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Is an arrest warrant required to arrest someone in their own home?

Palm Springs, CA |

A sheriff's deputy was dispatched to locate a vehicle a rental car that had been erroneously reported stolen(embezzled). The deputy arrived at my home, the rental car was parked in front, I was asleep in my bed. After coaxing me outside, while still on my front porch and on my (rented) property I was arrested for GTA taken into custody and jailed until posting bail. Because I was inside my home, asleep in fact, when the deputy arrived and no exigent circumstances existed, doesn't constitutional law require an arrest warrant. I later discovered while researching my case that a document titled "Declaration in Support of Arrest Warrant" was submitted by the prosecution on behalf of the deputy. The doc bears the deputies signature, is dated 3 months after the fact, and NO Judicial Signature.

Attorney Answers 4


  1. No. The officer would have needed a search warrant to enter your home, but may arrest anyone in the street if they have probable cause to believe they have committed a felony. That's why he coaxed you outside.


  2. Remember that under most circumstances the remedy for an improper arrest is not dismissal or termination of the criminal charge. So even if the arrest were improper, and your description does not persuade me that it was, you would most probably still be facing the original charge.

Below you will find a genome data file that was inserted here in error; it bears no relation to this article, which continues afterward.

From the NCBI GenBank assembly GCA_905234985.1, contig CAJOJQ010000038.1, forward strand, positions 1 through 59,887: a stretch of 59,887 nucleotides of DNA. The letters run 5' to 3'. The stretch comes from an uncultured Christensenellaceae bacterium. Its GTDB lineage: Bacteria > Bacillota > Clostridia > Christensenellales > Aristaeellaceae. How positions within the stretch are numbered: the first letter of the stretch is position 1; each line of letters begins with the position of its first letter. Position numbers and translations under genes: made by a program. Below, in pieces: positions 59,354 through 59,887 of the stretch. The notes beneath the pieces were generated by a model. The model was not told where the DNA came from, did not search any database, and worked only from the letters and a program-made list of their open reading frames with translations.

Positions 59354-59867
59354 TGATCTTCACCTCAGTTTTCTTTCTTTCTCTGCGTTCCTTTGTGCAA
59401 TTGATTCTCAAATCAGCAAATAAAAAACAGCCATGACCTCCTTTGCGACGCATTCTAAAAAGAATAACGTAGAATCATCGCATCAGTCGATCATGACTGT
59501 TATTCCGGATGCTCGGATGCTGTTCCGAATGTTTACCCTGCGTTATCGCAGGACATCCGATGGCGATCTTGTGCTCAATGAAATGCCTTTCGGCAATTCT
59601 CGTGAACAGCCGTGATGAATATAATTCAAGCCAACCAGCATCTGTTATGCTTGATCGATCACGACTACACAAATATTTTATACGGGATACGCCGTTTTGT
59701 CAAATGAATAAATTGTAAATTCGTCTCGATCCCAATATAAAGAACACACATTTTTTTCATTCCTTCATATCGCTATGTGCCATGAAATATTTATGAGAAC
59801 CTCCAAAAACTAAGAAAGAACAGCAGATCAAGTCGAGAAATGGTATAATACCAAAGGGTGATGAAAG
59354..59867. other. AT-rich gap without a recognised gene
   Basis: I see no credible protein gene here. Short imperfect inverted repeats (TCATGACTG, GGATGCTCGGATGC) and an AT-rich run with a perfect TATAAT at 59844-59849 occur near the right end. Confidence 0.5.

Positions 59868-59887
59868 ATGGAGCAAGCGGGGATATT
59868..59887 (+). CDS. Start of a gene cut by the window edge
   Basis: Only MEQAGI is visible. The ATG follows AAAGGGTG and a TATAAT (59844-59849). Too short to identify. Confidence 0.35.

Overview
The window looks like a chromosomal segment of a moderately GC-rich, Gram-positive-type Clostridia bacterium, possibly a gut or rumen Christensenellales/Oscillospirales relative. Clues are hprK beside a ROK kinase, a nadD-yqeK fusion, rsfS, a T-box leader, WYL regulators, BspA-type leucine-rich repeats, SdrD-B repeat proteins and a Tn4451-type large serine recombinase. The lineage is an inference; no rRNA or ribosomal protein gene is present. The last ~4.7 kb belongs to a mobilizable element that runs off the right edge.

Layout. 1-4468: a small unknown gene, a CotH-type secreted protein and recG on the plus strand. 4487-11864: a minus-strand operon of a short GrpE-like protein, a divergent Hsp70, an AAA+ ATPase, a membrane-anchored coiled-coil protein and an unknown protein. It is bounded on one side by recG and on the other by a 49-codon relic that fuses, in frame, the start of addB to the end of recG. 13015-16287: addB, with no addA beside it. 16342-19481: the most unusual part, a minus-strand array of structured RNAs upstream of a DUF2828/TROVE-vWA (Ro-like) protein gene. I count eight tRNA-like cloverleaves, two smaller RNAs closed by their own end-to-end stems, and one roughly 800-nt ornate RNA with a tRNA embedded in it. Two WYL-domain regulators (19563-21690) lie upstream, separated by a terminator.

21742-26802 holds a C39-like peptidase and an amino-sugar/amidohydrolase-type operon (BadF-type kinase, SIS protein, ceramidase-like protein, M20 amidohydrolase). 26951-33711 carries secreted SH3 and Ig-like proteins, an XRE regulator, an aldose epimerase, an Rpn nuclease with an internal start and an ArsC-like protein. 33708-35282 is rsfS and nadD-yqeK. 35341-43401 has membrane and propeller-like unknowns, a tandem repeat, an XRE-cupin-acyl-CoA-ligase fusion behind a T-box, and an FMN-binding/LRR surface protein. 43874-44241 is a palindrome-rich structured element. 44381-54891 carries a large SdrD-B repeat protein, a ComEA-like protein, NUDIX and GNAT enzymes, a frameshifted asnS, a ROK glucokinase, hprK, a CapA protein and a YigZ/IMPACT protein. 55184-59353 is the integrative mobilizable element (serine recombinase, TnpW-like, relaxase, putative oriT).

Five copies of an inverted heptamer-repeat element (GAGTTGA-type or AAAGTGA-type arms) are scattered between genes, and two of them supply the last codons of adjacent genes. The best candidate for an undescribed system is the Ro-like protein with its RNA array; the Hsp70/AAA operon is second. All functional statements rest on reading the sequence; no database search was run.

3. I agree.. The Deputy would need a search warrant to enter the house. They will routinely knock on doors and try to get you to come outside. I think your legal research is good and you should take a copy of the declaration in support of arrest warrant and show it to an attorney. Good luck! I would not explain anymore circumstances about the rental car or facts of the alleged GTA here.


  4. Outside the home, even on the porch, one does not need a search warrant. Since he didn't enter the home to arrest you it looks valid based upon these facts.

    The response above is not intended as legal advice since it’s impracticable to provide thorough, accurate advice based upon the query without additional details. It is highly recommended that one should seek advice from a criminal defense attorney licensed in your jurisdiction by setting up a confidential meeting. Moreover, this response does not constitute the creation of an attorney-client relationship since this message is not a confidential communication because it was posted on a public website, thereby publicly disclosing the information, which is another reason to setup a confidential meeting with an attorney.

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